Thursday, September 24, 2020


This confirms what we already knew:
President Trump, during a news conference at the White House Wednesday evening, refused to commit to a peaceful transfer of power after the November election.

Asked by a reporter whether he would “commit here today for a peaceful transfer of all power after the election,” noting the violence that has arisen in some cities, Mr. Trump demurred. “We’re going to have to see what happens,” he said. “You know that I’ve been complaining very strongly about the ballots, and the ballots are a disaster.”

“We want to get rid of the ballots and you’ll have a very peaceful — there won’t be a transfer, frankly. There will be a continuation,” he added. “The ballots are out of control. You know it. And you know who knows it better than anybody else? The Democrats know it better than anyone else.”
We don't know everything he's planning to do, but we know it's quite likely that he'll be leading in the popular vote on Election Night and we know he'll declare himself the winner, arguing that votes shouldn't be counted after a certain arbitrary time limit.

Earlier this month, I said that news organizations, particularly TV news outlets, just need to do what they routinely do when votes are being counted: analyze where the uncounted votes are and say that it's too early to make certain calls, just the way they do when key precincts or counties haven't reported their vote totals in an ordinary close race. A recent column by David Ignatius of The Washington Post suggested that the press is planning to take this approach:
Journalists at all the major networks use similar language to describe the challenge of reporting the Nov. 3 outcome. They recognize that because many votes will be cast by mail, the counting will be slow in some states and the final result may be delayed for days. Commendably, all the networks are preparing for a “decision night” that may not yield an immediate decision....

I spoke this week with senior political journalists at Fox News, ABC, CBS, CNN and NBC.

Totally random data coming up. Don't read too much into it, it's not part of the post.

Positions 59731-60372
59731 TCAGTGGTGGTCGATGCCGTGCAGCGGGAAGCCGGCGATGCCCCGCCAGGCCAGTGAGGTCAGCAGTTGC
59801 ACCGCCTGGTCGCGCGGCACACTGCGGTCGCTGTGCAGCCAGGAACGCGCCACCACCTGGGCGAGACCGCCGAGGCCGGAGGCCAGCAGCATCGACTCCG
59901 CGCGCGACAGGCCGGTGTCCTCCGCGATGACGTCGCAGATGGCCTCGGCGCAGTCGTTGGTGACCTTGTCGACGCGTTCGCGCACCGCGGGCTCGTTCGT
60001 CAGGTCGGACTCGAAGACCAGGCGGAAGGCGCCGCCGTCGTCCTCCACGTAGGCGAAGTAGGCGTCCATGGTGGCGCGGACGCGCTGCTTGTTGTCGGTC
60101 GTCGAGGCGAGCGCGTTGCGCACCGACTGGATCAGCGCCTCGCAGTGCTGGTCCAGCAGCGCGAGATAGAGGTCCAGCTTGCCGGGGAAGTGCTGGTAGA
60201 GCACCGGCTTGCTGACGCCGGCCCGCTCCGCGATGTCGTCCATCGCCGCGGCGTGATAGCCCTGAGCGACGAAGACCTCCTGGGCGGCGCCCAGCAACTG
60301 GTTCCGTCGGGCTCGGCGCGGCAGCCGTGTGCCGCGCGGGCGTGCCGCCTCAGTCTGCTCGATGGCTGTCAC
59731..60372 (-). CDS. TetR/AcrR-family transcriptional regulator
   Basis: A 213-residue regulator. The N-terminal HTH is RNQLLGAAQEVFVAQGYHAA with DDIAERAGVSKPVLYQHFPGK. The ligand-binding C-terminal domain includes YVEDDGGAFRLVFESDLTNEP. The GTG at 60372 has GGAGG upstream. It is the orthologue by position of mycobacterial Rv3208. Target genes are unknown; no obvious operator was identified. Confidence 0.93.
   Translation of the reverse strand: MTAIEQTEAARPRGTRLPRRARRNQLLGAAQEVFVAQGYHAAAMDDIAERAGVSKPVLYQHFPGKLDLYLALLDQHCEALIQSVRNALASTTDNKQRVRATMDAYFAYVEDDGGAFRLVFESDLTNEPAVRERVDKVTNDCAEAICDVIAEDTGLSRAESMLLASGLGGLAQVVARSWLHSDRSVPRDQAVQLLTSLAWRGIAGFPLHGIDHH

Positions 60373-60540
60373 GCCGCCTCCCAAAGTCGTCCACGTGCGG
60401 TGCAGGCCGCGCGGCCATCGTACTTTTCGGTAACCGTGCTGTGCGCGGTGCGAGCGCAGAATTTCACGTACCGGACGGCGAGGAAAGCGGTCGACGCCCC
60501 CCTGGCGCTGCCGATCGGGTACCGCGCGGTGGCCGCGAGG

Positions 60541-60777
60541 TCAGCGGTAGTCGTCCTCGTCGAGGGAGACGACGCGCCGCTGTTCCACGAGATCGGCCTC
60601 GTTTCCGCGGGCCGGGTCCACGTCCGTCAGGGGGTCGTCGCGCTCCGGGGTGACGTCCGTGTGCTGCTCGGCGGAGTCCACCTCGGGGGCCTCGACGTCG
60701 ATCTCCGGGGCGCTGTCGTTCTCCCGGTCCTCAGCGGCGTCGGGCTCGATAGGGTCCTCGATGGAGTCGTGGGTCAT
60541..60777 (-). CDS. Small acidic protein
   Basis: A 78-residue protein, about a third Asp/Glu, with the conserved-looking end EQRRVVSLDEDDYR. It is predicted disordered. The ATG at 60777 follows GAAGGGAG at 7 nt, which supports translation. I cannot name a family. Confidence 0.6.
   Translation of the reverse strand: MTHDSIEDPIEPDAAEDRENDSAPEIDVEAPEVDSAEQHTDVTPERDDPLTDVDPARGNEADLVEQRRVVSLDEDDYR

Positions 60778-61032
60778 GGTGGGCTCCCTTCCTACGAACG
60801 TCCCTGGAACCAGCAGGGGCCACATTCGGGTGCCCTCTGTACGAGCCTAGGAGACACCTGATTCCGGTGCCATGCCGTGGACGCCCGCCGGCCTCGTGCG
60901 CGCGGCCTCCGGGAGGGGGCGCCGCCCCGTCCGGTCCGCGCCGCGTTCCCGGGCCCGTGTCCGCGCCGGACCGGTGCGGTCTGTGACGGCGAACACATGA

Some of the responses:
“There’s a lot of responsibility for us. We take it very seriously,” Bret Baier of Fox News, who will be co-anchoring that network’s coverage, stressed in an interview. “If the difference in the number of absentee ballots yet to be counted is too large, you can’t make the call.” ...

David Chalian, the political director at CNN, explained: “If someone out there is claiming victory, and we haven’t counted the vote yet and made a call, we have to be clear that the facts don’t back up that claim.... One thing that’s critical is that we be as transparent as possible about what is and isn’t in the vote count, and what we know about the still-outstanding vote.”
And this seems important:
The networks plan to use “exit polls,” which this year will include telephone sampling that captures absentee voters.
At election time, we regularly complain about the media ignoring issues and concentrating on horserace journalism. But this could be a rare time when that tendency works to the Democrats' advantage. Treating the vote count as the multi-day (possibly multi-week) process that it's likely to be extends the horserace. Why would the media want to agree with President Trump that the race is over on Election Night and there's no more horserace news?

So democracy might prevail because the media loves a clffhanger.

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